The globalisation of the world economy in recent decades is a major part of the story of this virus. It means people in any part of the world are almost instantly informed about unusual things happening anywhere else in the world. It’s good to be better informed, but sometimes it can be frightening.
For another thing, globalisation has greatly increased the trade between countries, particularly trade in services, such as tourism and education. Trade in services has been greatly facilitated by the emergence of cheap air travel.
It’s all the overseas air travel everyone does these days that has caused epidemics that break out in one part of the world to spread around the world within a few weeks. More pandemics has become one of the big downsides of globalisation.
And when governments try to limit the spread of a virus by banning people from countries where the virus is known to have spread widely, this disrupts and damages those of that country’s industries who sell their services to foreign visitors.
(When the government stops you supplying a service to willing buyers, economists classify this as a shock to the "supply side" of the economy. When your sales fall because customers become more reluctant to buy whatever you’re selling, that’s a "demand-side shock" to the economy.)
Our imposition of a ban on non-residents entering Australia from China has hit our tourism industry and our universities. Debelle said that, since January, inbound airline capacity from China has fallen by 90 per cent. Until recently, he said, tourist arrivals from other countries had held up reasonably well, "but that may no longer be true".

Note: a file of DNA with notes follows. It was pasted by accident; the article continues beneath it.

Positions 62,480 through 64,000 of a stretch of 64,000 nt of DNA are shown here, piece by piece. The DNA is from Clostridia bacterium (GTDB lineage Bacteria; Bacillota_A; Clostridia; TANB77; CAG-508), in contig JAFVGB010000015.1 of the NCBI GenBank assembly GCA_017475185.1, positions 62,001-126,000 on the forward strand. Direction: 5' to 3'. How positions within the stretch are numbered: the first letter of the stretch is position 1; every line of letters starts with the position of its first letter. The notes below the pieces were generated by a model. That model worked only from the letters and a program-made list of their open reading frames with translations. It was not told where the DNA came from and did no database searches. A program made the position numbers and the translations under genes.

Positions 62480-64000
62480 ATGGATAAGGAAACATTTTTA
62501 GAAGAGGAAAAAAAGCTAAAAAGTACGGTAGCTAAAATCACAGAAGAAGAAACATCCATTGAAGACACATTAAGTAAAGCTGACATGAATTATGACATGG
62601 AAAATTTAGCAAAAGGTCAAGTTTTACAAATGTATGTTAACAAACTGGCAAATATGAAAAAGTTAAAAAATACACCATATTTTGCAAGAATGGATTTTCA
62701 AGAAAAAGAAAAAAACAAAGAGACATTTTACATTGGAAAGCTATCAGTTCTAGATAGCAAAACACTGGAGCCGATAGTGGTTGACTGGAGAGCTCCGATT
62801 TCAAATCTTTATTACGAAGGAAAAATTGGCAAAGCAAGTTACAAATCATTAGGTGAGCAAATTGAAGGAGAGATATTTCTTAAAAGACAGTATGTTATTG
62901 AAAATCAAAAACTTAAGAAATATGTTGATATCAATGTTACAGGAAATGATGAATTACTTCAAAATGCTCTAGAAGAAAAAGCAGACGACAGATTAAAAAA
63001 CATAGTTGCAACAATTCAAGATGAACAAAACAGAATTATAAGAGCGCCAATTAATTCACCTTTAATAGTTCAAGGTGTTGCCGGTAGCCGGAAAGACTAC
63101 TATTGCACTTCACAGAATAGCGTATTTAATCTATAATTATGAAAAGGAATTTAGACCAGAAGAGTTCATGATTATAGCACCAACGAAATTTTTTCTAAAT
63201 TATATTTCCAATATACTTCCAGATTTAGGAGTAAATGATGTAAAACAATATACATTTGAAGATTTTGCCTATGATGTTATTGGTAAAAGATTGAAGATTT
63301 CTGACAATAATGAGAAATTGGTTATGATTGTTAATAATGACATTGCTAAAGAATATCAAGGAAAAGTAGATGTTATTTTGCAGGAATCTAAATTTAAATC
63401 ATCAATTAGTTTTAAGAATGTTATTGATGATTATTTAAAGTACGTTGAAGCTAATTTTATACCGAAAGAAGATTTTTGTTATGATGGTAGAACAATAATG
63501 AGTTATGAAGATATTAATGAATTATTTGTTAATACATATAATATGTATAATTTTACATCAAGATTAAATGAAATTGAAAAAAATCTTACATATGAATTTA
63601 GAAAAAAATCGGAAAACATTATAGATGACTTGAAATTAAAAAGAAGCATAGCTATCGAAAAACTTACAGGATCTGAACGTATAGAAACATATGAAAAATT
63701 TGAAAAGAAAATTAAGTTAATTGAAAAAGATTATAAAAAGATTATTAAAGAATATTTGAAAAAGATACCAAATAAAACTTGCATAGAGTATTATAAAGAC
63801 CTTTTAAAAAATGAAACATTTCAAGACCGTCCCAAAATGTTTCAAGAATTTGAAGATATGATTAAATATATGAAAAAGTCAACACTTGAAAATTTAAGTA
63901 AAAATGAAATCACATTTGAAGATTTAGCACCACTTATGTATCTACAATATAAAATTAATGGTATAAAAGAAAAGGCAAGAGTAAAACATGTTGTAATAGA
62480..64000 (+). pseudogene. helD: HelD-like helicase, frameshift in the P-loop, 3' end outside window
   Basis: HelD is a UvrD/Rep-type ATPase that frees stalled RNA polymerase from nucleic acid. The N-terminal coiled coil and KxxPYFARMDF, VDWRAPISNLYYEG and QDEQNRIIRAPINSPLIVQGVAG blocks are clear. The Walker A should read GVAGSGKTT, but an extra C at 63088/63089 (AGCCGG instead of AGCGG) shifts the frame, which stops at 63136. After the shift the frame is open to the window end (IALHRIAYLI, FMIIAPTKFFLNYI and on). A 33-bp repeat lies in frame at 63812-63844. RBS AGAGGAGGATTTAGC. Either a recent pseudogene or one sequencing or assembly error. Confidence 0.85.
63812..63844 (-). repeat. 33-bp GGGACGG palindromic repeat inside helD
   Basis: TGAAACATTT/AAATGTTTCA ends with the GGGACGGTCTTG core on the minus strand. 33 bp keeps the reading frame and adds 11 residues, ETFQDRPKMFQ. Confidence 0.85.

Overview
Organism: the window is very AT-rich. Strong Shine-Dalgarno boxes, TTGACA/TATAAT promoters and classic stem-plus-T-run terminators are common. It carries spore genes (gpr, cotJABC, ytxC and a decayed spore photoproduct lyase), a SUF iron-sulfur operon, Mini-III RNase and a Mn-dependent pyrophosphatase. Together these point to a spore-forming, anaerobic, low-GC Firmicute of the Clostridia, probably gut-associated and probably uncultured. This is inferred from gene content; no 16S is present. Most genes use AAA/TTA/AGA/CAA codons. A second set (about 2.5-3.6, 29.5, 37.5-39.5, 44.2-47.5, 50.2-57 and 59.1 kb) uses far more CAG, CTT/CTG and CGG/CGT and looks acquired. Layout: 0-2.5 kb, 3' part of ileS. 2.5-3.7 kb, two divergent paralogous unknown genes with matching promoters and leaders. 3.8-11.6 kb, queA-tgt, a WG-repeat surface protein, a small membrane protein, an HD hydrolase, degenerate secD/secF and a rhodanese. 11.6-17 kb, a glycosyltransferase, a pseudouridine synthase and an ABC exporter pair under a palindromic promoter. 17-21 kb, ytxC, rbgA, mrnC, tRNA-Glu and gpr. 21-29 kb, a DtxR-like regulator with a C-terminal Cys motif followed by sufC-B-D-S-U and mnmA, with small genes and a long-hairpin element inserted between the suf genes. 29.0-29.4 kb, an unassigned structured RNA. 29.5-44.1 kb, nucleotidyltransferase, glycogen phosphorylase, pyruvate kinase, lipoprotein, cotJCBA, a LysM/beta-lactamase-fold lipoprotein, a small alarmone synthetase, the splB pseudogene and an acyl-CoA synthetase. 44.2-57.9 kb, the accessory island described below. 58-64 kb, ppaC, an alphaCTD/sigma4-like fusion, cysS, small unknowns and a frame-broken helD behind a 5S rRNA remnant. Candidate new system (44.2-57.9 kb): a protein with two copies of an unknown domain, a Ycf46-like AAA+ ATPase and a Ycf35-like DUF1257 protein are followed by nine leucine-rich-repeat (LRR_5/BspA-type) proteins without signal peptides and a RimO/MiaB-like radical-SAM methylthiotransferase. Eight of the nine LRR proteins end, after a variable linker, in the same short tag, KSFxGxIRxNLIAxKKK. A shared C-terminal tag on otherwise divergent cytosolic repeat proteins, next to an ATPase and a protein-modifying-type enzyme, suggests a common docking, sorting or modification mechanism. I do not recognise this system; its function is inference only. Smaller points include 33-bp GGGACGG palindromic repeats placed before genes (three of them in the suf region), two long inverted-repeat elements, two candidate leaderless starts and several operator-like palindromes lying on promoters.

The Reserve estimates that Australia’s services exports will decline by at least 10 per cent in the March quarter, roughly evenly split between tourism and education. Since services exports account for 5 per cent of gross domestic product, this suggests the travel ban will subtract 0.5 percentage points from whatever growth comes from other parts of the economy during the quarter.
Another consequence of growing globalisation is the emergence of "global supply chains" – the practice of multinational companies manufacturing the components of their products in different countries, before assembling them in one developing country and exporting them around the world.
China is at the heart of the supply chains for many products. So Debelle’s remark about the delay in repairing "the severe disruption to supply chains" is ominous. The Reserve’s business contacts tell it supply chain disruptions are already affecting the construction and retail industries – but there’s sure to be more of this "supply-side shock" to come.
And the shock to demand as – whether through virus-avoidance, necessity or uncertainty – consumers avoid spending money, has a long way to run. But, Debelle said, it’s "just too uncertain to assess the impact of the virus beyond the March quarter".
Ross Gittins is economics editor for The Sydney Morning Herald and The Age.